The official guidelines from the American College of Rheumatology urge doctors to use what’s called a “treat-to-target” approach for rheumatoid arthritis (RA). That entails establishing a specific treatment goal, such as remission or low disease activity, and treating a patient as aggressively as necessary to meet it.

But according to a new study, that’s not what’s happening nearly half of the time.

The new study, presented at the 2018 American College of Rheumatology/Association of Rheumatology Health Professionals (ACR/ARHP) Annual Meeting in Chicago, followed 50,996 patients from ACR’s data registry (Rheumatology Informatics System for Effectiveness, or RISE). They then homed in on a subgroup with moderate or high disease activity and reviewed the treatment those patients received during follow-up visits over the course of the following year.

What they found: 36.6 percent to 58.4 percent of RA patients with moderate or high disease activity received with the same treatment throughout the year, even though their disease activity remained elevated.

“The main impetus for the study was to understand whether rheumatologists, who routinely say that they follow treat-to-target guidelines and strive for low disease activity and remission for most or all their RA patients, are indeed doing so,” co-author Jeffrey R. Curtis, MD, MPH, professor of medicine at the University of Alabama at Birmingham, told the American College of Rheumatology in a press release. “The concern was for clinical inertia: The idea that patients may not be doing well, but treatment is not being changed to try and improve disease control.”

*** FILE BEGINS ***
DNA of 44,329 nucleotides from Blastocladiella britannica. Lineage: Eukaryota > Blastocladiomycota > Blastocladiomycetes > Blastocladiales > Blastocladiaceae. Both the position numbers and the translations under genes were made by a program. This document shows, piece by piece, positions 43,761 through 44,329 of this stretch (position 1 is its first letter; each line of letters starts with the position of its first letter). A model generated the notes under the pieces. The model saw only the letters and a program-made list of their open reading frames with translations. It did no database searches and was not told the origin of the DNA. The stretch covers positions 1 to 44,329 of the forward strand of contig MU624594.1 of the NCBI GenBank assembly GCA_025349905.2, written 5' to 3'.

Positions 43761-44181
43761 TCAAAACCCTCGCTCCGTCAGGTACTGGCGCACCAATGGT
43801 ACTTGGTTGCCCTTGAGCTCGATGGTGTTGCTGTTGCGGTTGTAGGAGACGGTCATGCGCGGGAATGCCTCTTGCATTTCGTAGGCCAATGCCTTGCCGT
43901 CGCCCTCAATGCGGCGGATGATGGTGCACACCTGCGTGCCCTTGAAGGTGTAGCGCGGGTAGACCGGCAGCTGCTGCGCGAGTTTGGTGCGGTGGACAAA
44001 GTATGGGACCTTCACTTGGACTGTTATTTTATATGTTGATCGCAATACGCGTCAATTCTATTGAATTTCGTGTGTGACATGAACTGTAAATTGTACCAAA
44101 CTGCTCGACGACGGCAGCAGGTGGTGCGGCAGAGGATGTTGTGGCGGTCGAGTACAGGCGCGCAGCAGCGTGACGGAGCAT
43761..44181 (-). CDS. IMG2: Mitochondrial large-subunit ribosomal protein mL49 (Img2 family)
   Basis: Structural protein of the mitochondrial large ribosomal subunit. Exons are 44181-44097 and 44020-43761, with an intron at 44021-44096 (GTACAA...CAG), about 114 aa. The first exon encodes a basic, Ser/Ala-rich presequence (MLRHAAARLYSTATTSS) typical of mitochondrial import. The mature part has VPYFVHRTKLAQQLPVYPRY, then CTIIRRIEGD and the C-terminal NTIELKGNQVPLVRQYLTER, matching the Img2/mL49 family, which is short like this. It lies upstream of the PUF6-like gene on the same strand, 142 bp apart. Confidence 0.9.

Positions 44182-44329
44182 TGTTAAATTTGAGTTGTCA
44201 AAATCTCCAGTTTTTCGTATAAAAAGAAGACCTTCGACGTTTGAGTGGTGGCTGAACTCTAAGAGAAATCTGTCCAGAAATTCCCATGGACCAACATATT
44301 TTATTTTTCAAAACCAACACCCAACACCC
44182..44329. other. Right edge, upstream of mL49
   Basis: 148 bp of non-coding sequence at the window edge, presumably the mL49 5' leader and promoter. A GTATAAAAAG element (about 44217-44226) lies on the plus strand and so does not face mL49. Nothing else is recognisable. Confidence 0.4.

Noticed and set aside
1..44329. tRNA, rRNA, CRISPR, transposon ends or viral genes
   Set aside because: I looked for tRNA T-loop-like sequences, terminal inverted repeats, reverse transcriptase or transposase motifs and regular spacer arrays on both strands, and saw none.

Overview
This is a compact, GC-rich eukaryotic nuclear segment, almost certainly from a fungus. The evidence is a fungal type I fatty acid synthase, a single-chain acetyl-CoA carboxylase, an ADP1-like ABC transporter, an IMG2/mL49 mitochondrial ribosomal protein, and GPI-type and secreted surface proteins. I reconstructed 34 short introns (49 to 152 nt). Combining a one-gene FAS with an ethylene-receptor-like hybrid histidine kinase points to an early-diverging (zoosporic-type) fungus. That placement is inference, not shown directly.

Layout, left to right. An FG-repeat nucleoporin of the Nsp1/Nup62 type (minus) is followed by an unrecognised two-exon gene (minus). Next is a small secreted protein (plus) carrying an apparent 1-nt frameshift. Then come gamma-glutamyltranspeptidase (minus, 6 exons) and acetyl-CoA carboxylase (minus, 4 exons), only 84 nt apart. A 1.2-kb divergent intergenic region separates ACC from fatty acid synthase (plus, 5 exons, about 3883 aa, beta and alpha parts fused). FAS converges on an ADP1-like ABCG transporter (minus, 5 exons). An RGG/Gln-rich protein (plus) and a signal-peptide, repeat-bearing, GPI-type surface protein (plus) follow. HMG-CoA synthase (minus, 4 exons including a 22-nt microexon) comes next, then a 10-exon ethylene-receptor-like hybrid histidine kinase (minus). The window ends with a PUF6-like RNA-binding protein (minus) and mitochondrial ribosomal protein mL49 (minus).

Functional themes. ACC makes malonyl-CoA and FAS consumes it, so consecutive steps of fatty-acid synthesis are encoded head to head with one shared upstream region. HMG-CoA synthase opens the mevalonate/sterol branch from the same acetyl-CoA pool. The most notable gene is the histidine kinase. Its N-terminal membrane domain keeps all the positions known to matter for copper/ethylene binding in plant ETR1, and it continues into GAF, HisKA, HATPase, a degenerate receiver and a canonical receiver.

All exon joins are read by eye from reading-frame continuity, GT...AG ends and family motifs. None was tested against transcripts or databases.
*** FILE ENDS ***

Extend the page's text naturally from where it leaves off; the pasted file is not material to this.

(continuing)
Dr. Curtis is also a co-principal investigator of ArthritisPower, a patient-powered research registry from CreakyJoints.

Why so many patients aren’t switching to new treatments when initial options aren’t sufficiently helping isn’t clear.

“While a number of explanations might be offered, including limitations of the current RA measurement tools and some patients being on maximal medical therapy — for example, methotrexate, biologics, and low-dose glucocorticoids — this finding is concerning,” said Dr. Curtis.

Other possible reasons might include the high cost of biologic drugs as well as side effects, either of which might dissuade some patients from taking them.

Learn About More Rheumatology Research Breakthroughs

Follow our latest ACR meeting coverage to read about the research findings that could affect your treatment, lifestyle, and overall health.

Get Involved with Patient-Centered Arthritis Research

If you are diagnosed with rheumatoid arthritis or another musculoskeletal health condition, we encourage you to participate in future studies by joining CreakyJoints’ patient research registry, ArthritisPower. ArthritisPower is the first ever patient-led, patient-centered research registry for joint, bone, and inflammatory skin conditions. You can use ArthritisPower to track your disease symptoms, share patterns with your doctor, and participate in voluntary research studies. Learn more here.

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